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  1. #131
    BradS's Avatar
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    Quote Originally Posted by BrianShaw View Post
    Y... but some of the tactics "required" to survive the tough economy are getting brutal to us worker bees.
    man, you are not kidding! I'm seeing significantly increased demand and yet simultaneously, declining prices...that is to say, I have been getting more calls for work than ever but when I state my usual fee many balk at it and try to negotiate a lower fee...sometimes significantly lower. Who is John Galt?

  2. #132
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    ...US corporation that still offers retiree medical benefits...
    Sorry, I was referring to medical benefits for active working employees. That's where I see it going. Granted this thread is about retirees.

    ...would have been a routine communication to those affected -- benefits gone.
    And therein lies the problem. Rulings like this that have become a matter of the public record just take it one step closer to terminate benefits for everyone. The legal precedent I am concerned about is such decisions make it harder for the working employee to find recourse when the benefits are cut. So, your company declares bankruptcy, cuts the benefits, and then magically emerges from bankruptcy. The courts said it was OK to cut for retirees, next the courts say it's OK for active employees. Soon after that it becomes the "new normal" to not offer medical coverage at all because the courts said they didn't have to. Employers know the economy stinks and you just can't change jobs on a whim - so to an extent they have you by the b#$$s. Not that they didn't anyway, but such decisions just give them a little tighter grip.

    And, no Sal, I didn't read the whole thread or your post #37, but I did just now. I don't feel that the employer/employee relationship is necessarily adversarial and that unions are the answer, although at times they serve their purpose. As benfits provided decline, union importance/usefulness will, of course, rise. I see the relationship with my employer as more cooperative. I take care of them, they take care of me, and that starts with the old hip pocket. But medical benefits run a real close second.

    Since I am OT, I've said my piece. Kodak was a good place to work. It is a shame to see them come to this.
    All this has happened before, and all this will happen again.

  3. #133

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    Quote Originally Posted by BradS View Post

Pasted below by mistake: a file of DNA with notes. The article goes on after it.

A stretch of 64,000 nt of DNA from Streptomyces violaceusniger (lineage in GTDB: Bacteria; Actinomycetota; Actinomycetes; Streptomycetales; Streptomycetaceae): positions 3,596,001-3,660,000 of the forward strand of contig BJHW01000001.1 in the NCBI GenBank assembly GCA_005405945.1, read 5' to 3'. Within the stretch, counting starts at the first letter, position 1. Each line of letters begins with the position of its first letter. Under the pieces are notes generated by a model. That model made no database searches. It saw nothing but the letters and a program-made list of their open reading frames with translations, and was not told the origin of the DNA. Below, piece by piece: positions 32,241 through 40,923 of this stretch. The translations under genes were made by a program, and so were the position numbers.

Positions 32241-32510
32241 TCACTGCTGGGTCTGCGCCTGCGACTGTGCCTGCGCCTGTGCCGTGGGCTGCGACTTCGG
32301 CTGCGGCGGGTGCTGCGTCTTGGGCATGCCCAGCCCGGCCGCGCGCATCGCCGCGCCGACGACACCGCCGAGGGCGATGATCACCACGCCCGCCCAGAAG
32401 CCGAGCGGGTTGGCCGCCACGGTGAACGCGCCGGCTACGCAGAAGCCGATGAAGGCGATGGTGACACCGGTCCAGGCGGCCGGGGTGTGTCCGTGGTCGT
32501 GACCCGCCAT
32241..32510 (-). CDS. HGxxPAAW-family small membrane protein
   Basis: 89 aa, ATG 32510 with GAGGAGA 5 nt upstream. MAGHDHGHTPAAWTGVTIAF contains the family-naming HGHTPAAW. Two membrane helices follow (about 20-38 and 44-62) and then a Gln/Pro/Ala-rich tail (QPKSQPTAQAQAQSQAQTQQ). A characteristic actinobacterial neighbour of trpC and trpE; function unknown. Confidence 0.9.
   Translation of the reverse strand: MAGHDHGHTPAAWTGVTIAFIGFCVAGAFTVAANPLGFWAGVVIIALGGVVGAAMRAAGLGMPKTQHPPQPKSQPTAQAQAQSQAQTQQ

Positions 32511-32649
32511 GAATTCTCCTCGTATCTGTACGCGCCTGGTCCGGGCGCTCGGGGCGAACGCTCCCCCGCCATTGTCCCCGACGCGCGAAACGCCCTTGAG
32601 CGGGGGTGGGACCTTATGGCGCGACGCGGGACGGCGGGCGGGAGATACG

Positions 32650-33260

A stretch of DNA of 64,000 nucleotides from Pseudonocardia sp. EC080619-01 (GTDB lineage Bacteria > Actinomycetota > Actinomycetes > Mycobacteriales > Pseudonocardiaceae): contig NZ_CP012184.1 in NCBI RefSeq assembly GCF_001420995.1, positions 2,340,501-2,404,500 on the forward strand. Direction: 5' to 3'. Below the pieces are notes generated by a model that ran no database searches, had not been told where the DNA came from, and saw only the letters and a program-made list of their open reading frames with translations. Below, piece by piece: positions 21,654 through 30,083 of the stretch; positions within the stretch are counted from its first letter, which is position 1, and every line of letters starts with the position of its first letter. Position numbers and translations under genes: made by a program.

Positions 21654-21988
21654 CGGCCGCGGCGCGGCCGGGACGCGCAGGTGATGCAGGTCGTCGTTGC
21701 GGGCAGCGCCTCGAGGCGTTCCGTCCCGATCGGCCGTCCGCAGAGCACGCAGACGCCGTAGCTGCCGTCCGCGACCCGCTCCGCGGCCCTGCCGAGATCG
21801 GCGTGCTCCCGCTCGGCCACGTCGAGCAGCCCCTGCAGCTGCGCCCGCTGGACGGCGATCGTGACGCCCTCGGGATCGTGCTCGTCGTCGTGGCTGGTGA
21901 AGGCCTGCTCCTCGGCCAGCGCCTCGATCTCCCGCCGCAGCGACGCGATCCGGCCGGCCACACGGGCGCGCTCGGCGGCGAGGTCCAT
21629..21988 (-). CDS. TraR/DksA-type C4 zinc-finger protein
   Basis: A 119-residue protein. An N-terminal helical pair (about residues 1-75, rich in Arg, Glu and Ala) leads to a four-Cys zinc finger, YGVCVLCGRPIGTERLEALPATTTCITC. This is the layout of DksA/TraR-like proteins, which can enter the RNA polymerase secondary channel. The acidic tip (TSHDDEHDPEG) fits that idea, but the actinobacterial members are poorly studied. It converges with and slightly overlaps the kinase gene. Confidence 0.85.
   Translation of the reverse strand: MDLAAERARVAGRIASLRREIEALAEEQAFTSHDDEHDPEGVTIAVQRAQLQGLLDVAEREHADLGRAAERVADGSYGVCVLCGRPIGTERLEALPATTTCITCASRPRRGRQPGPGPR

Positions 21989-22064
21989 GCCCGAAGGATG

... I have been getting more calls for work than ever but when I state my usual fee many balk at it and try to negotiate a lower fee...
    We are on the fourth iteration of the "do more with less" philosophy in the last 5 years. It is driving me into the grave prematurely. There ARE limits to how much one can do with less, and we've exceeded those limits a long time ago. Oh.. and don't get me going on the "we have to better prioritize our efforts"...

  4. #134

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    That's why unions exist (whether you admire them or not). Here is Calif, Brad, there's a dramatic difference in standard of living and of overall community finances right at the union/nonunion divide, which is largely the geographical divide between the Bay Area and Central Valley. Here the economy is relatively strong for a number of reasons including a better sustained payscale, while over the hill it still looks like the Great Depression in places. Glad you are able to work in a field where you can choose to live where you want; but many cannot. But things are getting ugly everywhere in terms of
    trying to pluck the last feathers off the middle class. I'd classify just plain ole greed as the number one factor. But when the the parasite gets as big as its host, they both die. That's what happened
    with all the sub-prime mortgage scams and big sprawl developers behind them. In the long run, tapeworms aren't all that smart!

  5. #135

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    Quote Originally Posted by DREW WILEY View Post
    In the long run, tapeworms aren't all that smart!
    ... but in the end of time the only organizms that will likely survive the tapeworms are the cockroaches.


    Cockroaches aren't that smart either.

  6. #136
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    ...are the cockroaches.
    And there is no shortage of them. Greed often equals stupidity. And stupidity is the only truly renewable resource.
    All this has happened before, and all this will happen again.

  7. #137

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    Quote Originally Posted by DREW WILEY View Post
    ...I've seen my share of companies which deliberately bankrupted in order to raid not only health
    but pension accounts...